Type 1 Diabetes

April 24, 2019

What is Type 1 Diabetes?

Type 1 Diabetes also known as Juvenile Diabetes or insulin dependent Diabetes is a chronic condition in which the pancreas produces little or no insulin. The utilization of Glucose for energy in the body is regulated by the hormone ‘Insulin. Insulin is secreted by specialized cells in the Pancreas. Different factors, including genetics and some viruses, may contribute to type 1 diabetes. Although type 1 diabetes usually appears during childhood or adolescence, it can develop in adults.

Despite active research, type 1 diabetes has no cure. Treatment focuses on managing blood sugar levels with insulin, diet and lifestyle to prevent complications. Diabetes is a global epidemic with debilitating and life-threatening complications in children and adolescents. Type 1 Diabetes is most common in young children and the main stay of treatment is insulin.

Causes of Type 1 Diabetes

Type 1 is an autoimmune condition. An autoimmune condition is when your immune system, which normally keeps your body safe against disease, attacks itself instead. Other examples of autoimmune conditions include multiple sclerosis (MS) and rheumatoid arthritis. In type 1 diabetes, the immune system attacks and destroys your insulin-producing beta cells. Certain genes put people at a greater risk for developing type 1 diabetes, but are not the only factors involved. While there are no proven environmental triggers, researchers are looking for possible culprits, such as viral infections and particular molecules within our environment and foods.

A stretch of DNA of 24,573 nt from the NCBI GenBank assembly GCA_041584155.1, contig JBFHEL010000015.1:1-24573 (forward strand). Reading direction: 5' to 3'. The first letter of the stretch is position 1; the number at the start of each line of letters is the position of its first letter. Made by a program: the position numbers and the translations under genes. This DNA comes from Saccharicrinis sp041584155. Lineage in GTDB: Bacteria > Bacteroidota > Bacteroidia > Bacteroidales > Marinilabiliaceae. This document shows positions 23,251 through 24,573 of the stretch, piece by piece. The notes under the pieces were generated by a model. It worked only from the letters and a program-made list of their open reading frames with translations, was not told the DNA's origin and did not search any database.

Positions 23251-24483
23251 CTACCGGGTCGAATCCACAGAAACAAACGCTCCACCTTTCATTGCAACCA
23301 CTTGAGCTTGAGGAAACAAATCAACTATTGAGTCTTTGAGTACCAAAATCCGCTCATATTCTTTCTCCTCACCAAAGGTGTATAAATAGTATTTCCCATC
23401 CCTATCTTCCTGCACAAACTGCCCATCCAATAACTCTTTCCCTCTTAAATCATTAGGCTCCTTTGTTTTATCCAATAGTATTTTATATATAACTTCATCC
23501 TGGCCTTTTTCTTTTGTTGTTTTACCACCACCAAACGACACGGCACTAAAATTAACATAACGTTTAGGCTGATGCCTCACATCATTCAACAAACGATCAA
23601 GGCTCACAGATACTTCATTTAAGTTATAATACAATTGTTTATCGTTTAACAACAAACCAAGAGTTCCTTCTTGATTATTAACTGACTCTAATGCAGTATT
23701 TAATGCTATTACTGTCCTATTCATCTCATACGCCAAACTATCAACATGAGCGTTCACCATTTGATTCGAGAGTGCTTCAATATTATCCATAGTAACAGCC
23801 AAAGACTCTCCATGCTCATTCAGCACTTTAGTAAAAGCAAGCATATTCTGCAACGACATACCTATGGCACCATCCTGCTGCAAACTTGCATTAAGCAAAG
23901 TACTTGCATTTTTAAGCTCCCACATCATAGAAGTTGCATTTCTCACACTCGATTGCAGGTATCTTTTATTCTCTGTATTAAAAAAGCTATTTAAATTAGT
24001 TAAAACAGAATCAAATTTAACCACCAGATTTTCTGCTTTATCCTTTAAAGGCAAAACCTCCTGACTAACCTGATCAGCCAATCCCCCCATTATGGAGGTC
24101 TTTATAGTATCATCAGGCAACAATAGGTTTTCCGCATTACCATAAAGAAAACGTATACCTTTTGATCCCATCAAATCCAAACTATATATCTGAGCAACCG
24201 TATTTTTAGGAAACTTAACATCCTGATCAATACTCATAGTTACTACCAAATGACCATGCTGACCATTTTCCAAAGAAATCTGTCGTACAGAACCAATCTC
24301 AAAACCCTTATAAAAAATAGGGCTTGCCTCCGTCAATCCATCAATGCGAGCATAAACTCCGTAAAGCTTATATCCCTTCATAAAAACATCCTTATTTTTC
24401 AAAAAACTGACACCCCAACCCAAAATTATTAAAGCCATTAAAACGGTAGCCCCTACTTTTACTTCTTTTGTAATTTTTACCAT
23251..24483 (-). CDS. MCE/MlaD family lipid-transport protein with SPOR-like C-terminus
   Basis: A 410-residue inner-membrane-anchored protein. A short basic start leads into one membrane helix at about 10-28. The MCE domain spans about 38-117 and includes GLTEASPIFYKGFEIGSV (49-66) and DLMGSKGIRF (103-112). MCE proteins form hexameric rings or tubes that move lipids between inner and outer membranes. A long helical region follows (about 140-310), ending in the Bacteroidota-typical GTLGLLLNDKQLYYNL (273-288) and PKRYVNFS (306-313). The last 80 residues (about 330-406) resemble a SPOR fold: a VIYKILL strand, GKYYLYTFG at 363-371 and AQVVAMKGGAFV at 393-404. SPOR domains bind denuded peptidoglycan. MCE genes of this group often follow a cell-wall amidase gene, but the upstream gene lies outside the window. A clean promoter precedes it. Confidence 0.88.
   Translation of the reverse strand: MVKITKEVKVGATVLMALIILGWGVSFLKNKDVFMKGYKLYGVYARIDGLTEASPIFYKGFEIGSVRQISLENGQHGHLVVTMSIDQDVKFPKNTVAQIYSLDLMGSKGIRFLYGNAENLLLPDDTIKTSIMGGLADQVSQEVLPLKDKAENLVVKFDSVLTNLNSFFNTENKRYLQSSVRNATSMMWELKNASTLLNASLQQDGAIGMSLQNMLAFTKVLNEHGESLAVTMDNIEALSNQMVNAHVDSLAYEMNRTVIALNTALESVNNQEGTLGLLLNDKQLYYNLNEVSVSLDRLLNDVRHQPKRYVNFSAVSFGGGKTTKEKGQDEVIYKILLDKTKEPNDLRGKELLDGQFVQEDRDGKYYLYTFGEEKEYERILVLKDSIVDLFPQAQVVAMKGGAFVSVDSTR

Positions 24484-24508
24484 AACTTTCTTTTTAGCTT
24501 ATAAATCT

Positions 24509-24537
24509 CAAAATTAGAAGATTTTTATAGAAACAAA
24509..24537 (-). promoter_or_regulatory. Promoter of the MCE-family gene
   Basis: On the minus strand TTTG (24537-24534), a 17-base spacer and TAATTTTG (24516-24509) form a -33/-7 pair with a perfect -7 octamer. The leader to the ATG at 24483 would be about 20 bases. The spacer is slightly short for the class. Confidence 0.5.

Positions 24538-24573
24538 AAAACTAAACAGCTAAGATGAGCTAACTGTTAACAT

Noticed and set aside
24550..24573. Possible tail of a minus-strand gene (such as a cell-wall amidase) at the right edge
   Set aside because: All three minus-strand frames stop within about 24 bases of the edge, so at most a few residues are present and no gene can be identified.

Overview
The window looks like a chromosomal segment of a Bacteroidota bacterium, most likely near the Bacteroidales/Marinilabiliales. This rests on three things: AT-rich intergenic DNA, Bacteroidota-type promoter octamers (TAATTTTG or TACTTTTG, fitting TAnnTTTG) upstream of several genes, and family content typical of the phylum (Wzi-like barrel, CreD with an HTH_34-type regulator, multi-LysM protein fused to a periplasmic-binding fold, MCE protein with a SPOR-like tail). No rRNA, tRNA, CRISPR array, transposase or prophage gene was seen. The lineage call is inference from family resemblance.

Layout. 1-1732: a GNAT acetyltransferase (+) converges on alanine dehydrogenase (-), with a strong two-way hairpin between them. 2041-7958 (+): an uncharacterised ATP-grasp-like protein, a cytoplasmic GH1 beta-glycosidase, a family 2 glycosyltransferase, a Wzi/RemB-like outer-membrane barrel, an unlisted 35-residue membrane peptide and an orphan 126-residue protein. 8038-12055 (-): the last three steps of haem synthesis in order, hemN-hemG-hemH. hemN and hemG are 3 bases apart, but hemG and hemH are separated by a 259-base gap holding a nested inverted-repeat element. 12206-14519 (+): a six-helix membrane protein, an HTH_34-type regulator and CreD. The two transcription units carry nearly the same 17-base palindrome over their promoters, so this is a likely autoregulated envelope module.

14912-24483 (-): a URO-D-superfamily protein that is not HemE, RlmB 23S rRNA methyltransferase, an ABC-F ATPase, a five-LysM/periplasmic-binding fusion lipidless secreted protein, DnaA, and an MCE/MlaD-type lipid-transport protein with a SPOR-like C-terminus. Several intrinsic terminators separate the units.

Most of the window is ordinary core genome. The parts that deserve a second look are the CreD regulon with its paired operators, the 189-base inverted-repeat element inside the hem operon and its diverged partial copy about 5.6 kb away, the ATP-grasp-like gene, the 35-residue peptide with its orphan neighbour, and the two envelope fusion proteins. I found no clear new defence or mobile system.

Type 1 Diabetes Symptoms

  • Increased thirst.
  • Frequent urination.
  • Bed-wetting in children who previously didn’t wet the bed during the night.
  • Extreme hunger.
  • Unintended weight loss.
  • Irritability and other mood changes.
  • Fatigue and weakness.
  • Blurred vision.
Symptoms of diabetes
5 Signs to Observe in your child for Type 1 Diabetes

Following tests may be recommended for further assessment of Type 1 diabetes

  • C – Peptide
  • Glutamic Acid Decarboxylase Autoantibodies (GADA or Anti-GAD)
  • Insulin Autoantibodies (IAA)
  • Insulinoma-Associated-2 Autoantibodies (IA-2A)
  • Islet Cell Cytoplasmic Autoantibodies (ICA)
  • Zinc Transporter 8 Autoantibodies (ZnT8Ab)

Common Complications include

  • Kidney disease  – (Nephropathy)
  • Heart disease
  • Stroke
  • High BP
  • Diabetes Nerve Disease (Neuropathy)
  • Foot ulcers
  • Eye Disease (Retinopathy)
  • Skin Infections
  • Teeth and Gum problems

Common Differences between type 1 and type 2 Diabetes